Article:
Wednesday, July 20, 2011

Kwik Sew 3614 Shorts

I never got around to blogging about these shorts, a second pair of Kwik Sew 3614. You can see the first pair here. To make the second pair, I tweaked the fit just a bit. They are perhaps just a wee bit tight in the waistband, but they aren't uncomfortable, so I think they're just fine. I give them a Wearability Index of 8!

The fabric is a cotton/poly blend seersucker from which I underlined with a white cotton. I underlined for 2 reasons: 1) the fabric felt a little too lightweight for shorts, and 2) seersucker has a bit of stretch, and I thought it would give the shorts more stability as the day goes on. I didn't underline the waistband, but used the cotton (a single layer) as my interfacing. Oh, yeah, the pattern is Kwik Sew 3614 (duh).

Ok, now that I've gotten the boring technical part out of the way, let's get to the fun part. I hated the pockets on the first pair (which I do wear a lot, have 'em on right now), and the back was just boring. It's a wide expanse that could use some embellishment, right?

For the front pockets, I traced around a patch pocket that I really liked on a skirt that was headed to Laura, made a pattern, and voila!
Can you see it? I love the way it blends, but is still useful. For construction, I cut out 2 of the blue, and 2 of the white cotton, put them right side together, and sewed the curved edges. Turned them RSO, edge and top stitched the opening pocket edge and then lined up the side edges and top edges and edge and top stitched the bottom curved line. Easy!

Now for the back I wanted to try making welt pockets, and I decided on single welt. I've made bound buttonholes and so the step of practicing I totally felt was unnecessary. I also checked out some tutorials online, and consulted my Vogue Sewing Book and Singer Sewing Book, basically looking for the best pictures.

Then I decided to go for it! I had enough seersucker to cut out another back piece if I totally screwed up. So, how did it go? The welt part is easy. It was the pocket bag that was confusing me, and the first welt pocket is actually stitched shut. I'm not planning to actually use these back pockets, so I left it. And I'm still not sure how it happened, but it was a valuable learning experience. Here's how they turned out:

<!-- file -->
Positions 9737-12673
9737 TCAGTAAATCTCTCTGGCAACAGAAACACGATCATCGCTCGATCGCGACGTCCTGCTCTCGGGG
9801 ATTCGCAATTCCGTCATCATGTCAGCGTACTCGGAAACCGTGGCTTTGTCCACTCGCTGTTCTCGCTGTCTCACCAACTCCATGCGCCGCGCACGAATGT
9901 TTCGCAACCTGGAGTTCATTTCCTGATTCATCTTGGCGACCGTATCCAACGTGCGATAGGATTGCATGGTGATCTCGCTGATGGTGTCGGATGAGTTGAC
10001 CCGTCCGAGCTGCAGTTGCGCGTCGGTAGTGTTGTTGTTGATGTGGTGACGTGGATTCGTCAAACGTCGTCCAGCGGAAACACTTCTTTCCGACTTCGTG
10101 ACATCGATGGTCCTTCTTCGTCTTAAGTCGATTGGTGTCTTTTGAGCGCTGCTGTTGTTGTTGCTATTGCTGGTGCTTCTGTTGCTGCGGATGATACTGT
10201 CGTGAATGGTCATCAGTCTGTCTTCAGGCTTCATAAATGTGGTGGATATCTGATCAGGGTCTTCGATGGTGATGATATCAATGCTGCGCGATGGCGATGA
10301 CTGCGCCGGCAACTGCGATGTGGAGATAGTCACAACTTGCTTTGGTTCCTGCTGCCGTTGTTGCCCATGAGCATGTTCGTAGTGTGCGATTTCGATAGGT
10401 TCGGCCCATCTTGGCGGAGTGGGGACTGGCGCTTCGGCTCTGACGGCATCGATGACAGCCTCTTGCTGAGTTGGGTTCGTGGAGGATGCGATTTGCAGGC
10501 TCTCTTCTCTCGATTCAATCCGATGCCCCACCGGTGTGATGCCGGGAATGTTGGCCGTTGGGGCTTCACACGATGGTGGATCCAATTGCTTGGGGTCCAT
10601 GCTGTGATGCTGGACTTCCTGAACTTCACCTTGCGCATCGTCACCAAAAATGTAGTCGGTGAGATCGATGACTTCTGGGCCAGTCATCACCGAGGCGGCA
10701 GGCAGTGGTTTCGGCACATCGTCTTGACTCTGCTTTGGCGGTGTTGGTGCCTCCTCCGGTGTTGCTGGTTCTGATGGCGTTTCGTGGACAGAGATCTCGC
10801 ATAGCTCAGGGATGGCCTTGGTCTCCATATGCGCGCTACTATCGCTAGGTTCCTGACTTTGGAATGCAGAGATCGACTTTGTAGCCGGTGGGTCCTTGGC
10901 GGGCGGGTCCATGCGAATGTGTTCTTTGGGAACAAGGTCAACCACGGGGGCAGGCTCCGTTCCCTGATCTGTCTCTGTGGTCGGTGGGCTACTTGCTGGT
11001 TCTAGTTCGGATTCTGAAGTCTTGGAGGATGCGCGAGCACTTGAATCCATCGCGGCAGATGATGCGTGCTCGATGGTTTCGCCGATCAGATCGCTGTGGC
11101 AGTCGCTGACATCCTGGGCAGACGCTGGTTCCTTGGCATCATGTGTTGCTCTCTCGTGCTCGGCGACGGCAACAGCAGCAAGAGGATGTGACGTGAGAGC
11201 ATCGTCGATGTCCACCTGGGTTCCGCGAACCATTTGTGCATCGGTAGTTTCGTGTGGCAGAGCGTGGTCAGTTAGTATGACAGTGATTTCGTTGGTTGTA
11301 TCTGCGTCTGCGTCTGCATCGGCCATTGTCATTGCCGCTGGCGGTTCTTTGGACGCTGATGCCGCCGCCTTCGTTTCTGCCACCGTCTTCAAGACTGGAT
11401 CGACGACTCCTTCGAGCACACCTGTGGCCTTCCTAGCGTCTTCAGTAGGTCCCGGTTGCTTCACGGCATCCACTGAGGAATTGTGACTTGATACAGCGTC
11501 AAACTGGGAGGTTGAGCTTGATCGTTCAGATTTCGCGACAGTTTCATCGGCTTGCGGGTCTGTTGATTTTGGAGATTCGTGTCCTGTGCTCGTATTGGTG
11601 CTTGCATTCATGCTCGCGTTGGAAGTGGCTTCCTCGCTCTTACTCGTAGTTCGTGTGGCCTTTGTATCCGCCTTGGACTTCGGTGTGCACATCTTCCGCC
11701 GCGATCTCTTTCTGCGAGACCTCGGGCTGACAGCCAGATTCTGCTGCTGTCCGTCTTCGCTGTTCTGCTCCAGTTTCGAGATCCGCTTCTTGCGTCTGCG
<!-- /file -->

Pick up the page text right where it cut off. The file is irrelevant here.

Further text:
Can you tell which one is sewn shut? No? Neither can I. And I'm really happy with them. For placement, I consulted several pairs of capris and trousers that I currently own.

And here's how they look on me:
Kind of hard to tell, but I really like the detail. And for the record, the one tutorial that I didn't use because I remember she had one after I finished, was the one I should have started with. Sherry of Pattern~Scissors~Cloth writes excellent tutorials. She calls them jets instead of welts. Go figure. I'll head there first next time.

So, what about you? Do you throw caution to the wind with a new sewing technique, or do you practice first?


  1. Love your seersucker shorts! Don't you just love this pattern? I've made several pair and I too put the welt pockets on the was my first try at welts and I used Ann from Gorgeous Fabrics tutorial on making my welts.
    I'm thinking of using the pattern as a denim skirt, just not sewing the crotch seam!

  2. I usually practice first, but haven't had much time for even that lately. You made some great pockets.

  3. I think the welt pockets (and the front pockets) really make those pants. Good job!

  4. You are giving me the encouragement to try to sew shorts! Love the seersucker. Your shorts look great!

  5. Your back welts look very professional. You must be so pleased to have new shorts in this heat.



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